Windhoek — Africa's fastest growing airline, Ethiopian Airlines, has hit back at accusations by United States-based Washington Post, calling the newspaper's claims that two of the airline's pilots raised safety concerns two years before the March 10, 2019 crash that killed all 157 people on board, as baseless and factually incorrect. The newspaper last week reported that two Ethiopian Airlines pilots filed complaints in 2015 with the United States (US) Federal Aviation Administration (FAA) about allegedly flawed training programs and poor safety procedures at Ethiopian Airlines. The Washington Post journalist reportedly based the article on an FAA database. All countries and airlines in the world have since grounded the Boeing 737 MAX aircraft, which was involved in the crash following a similar incident in October last year.
"The 2015 complaints, filed before the MAX 8 was in use, are critical of training and pilot documentation on the 737 in use at the time, as well as two larger Boeing planes. They could also lead to renewed scrutiny of Ethiopian Airlines, a fast-growing international airline that has enjoyed a generally positive safety reputation in international aviation circles," read the Washington Post article.
However, in response, Ethiopian Airlines rubbished the accusations, saying all the allegations in the article are false defamations without any evidence, collected from unknown and unreliable sources and meant to divert attention from the global grounding of the B-737 MAX airplanes.
In a powerfully worded statement, Ethiopian Airlines said: "All concerned regulators, safety oversight authorities and other law enforcement agencies are conducting serious investigation on the design and certification of the B-737 MAX airplanes and we are waiting patiently for the result of these investigations. This being the fact, the subject article is trying to divert the main focus of the world to unrelated and factually incorrect allegations. We hereby demand the Washington Post to remove the article, apologize and correct the facts."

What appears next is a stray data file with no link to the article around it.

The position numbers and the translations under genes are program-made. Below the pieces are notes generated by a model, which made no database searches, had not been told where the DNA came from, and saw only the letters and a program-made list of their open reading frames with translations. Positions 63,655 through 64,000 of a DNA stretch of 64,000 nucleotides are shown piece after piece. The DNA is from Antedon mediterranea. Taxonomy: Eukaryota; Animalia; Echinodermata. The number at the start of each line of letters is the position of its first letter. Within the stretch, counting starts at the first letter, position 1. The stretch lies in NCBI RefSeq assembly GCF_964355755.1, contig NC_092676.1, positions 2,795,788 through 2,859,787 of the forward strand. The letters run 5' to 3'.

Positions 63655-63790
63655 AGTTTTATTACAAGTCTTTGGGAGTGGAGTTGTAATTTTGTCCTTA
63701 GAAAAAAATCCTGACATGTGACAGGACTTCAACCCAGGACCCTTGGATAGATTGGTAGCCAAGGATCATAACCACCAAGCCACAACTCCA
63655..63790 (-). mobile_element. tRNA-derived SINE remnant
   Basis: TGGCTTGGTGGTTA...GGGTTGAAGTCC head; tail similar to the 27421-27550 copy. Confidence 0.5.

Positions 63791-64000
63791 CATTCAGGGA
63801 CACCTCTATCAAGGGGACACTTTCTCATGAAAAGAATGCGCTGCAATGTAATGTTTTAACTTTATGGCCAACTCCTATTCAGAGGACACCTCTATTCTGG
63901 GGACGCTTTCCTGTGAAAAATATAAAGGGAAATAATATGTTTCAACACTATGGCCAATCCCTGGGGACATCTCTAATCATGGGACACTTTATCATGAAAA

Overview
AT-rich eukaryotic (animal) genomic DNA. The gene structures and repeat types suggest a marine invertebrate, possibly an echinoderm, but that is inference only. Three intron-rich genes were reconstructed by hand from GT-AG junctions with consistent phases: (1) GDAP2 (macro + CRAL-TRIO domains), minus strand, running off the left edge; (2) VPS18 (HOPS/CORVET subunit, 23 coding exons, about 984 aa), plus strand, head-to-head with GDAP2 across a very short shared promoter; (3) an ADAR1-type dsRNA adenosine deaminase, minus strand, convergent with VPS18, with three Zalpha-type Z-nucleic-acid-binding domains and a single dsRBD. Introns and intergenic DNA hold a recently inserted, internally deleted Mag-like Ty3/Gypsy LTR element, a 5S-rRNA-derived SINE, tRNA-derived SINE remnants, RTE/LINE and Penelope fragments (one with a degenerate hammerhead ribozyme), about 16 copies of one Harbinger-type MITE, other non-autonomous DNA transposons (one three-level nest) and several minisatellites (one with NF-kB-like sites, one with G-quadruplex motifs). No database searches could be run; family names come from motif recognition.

In the same statement, Ethiopian Airlines emphasised that it operates with one of the highest global standards of quality and safety performances certified by all national, regional and international regulators like the Ethiopian Civil Aviation Authority, the FAA, EASA, IOSA and ICAO and other national regulatory authorities. The airline also pointed out that it is one of the leading global airlines with a modern fleet, high standards of infrastructure, highly automated with the latest ICT and one of the most modern operating systems.
Ethiopian Airlines further pointed out that the airline has seven full flight simulators to train its pilots and other airlines pilots and has one of the largest and most modern aviation academies in the world complete with training devices and state-of-the-art technology.
"The airline has invested more than half a billion (US) dollars in infrastructure only in the last five years which is not common in a typical airline. Although the cause of the accident is yet to be known by the international investigation in progress, the entire world knows all B-737 MAX airplanes have been grounded since the tragic accident of ET 302/10 March. About 380 B-737 MAX airplanes are grounded all over the world including in the USA," read the Ethiopian Airlines statement.
Meanwhile, the International Air Transport Association (IATA) released data for 2018 safety performance of the commercial airline industry, which showed continuing safety improvements over the long-term although an increase in accidents was recorded over 2017.
IATA's 2018 figures indicated that the all accident rate (measured in accidents per 1 million flights) was 1.35, which was the equivalent of one accident for every 740 000 flights. This was an improvement over the all accident rate of 1.79 for the previous five-year period (2013-2017), but a decline compared to 2017's record performance of 1.11.
"Last year (2018) some 4.3 billion passengers flew safely on 46.1 million flights. 2018 was not the extraordinary year that 2017 was. However, flying is safe, and the data tell us that it is getting safer. For example, if safety in 2018 had remained at the same level as 2013, there would have been 109 accidents instead of 62; and there would have been 18 fatal accidents, instead of the 11 that actually occurred," said Alexandre de Juniac, IATA's Director General and CEO.
"Flying continues to be the safest form of long distance travel the world has ever known. Based on the data, on average, a passenger could take a flight every day for 241 years before experiencing an accident with one fatality on board. We remain committed to the goal of having every flight take-off and landing safely," said de Juniac.